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Battling Bail-Outs: A Little Backbone at Last?

After having voted for or passively accepted some $2 trillion in federal bail-outs, a few congressmen seem be growing uneasy with the lengthening soup-line.  The automakers want on board, but even Sen. Chris "take care of the housing industry and it takes care of you" Dodd, chairman of the Senate Banking Committee, says that the automakers shouldn't count their federal handout dollars before they arrive.  Reports ABC News:
ABC News' Z. Byron Wolf Reports from Capitol Hill: An architect of the original bailout bill said Thursday Democrats lack the votes to pass bill giving auto companies a piece of the $700 billion bailout pie next week. "I want to help them if we can, but I'm not going to give anyone a blank check, so we're going to try and do something if we can next week. I don't think the votes are there. Candidly, I don't think we have the votes to get that done. With no big change between now and next Wednesday, I'm skeptical," said Sen. Chris Dodd, D-Conn., who chairs the Senate Banking Committee. Even after January, Democrats will have to gain some Republican support in the Senate to pass a new rescue package for the automakers -- and that is looking less likely. Republicans worry that every time Congress passes a rescue package for a new industry, others will line up to create a bailout soup kitchen line. "Those are not illegitimate concerns obviously," said Dodd, "And you want to put conditions on any resources provided to an industry that hasn't managed itself very well, but its not going to serve any of our interests if a major automobile manufacturer goes out of business between now and Jan. 20th if we could step in and keep them vibrant, we might allow them to survive." So, while the aim and focus of the TARP is elastic and evolving, it is looking less likely that the auto industry will get in on the action.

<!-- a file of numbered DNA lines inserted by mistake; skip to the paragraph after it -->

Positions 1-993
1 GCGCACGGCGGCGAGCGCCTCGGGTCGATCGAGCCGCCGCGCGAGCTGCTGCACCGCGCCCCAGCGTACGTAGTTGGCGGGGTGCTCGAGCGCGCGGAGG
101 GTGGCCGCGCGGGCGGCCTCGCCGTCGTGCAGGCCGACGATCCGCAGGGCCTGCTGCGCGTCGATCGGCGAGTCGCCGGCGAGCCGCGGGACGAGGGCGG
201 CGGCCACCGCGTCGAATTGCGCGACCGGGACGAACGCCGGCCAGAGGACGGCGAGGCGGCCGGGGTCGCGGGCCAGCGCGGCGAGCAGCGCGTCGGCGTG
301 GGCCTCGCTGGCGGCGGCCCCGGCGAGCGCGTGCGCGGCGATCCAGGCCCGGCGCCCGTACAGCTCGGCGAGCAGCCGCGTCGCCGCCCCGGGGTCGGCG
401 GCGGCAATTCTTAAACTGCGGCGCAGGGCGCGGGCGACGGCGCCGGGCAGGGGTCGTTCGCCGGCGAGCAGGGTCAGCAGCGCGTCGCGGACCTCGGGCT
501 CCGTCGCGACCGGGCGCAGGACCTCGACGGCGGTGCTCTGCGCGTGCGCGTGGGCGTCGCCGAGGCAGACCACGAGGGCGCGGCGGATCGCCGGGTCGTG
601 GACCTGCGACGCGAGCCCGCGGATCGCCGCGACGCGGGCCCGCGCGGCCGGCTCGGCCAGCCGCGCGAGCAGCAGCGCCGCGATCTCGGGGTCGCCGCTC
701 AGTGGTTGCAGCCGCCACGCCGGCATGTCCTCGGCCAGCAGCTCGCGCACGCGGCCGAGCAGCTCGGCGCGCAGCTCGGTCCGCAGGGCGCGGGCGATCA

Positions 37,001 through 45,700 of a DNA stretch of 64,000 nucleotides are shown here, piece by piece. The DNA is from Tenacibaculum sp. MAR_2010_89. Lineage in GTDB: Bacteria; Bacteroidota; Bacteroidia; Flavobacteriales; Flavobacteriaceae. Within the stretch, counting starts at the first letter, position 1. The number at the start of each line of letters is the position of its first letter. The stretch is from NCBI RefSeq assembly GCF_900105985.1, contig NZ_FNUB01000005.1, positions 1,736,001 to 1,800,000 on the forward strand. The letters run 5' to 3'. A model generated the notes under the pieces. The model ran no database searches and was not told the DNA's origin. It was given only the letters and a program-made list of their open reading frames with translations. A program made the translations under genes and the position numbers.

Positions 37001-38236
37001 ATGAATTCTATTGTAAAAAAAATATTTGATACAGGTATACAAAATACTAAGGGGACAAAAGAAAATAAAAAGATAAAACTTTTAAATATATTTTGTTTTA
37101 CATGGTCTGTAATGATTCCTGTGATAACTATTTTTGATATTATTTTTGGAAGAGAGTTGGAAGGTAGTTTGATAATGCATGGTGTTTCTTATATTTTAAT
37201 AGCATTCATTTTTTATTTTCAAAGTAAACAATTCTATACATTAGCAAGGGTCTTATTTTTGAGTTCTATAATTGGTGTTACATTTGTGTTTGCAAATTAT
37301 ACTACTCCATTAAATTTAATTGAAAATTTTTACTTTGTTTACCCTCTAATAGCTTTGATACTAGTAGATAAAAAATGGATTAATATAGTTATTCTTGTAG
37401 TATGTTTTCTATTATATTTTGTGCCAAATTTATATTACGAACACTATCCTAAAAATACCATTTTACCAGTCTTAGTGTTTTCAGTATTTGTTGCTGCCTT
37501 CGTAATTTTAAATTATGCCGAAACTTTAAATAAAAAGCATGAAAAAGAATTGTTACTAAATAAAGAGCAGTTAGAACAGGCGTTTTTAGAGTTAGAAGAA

We should be thankful for small favors.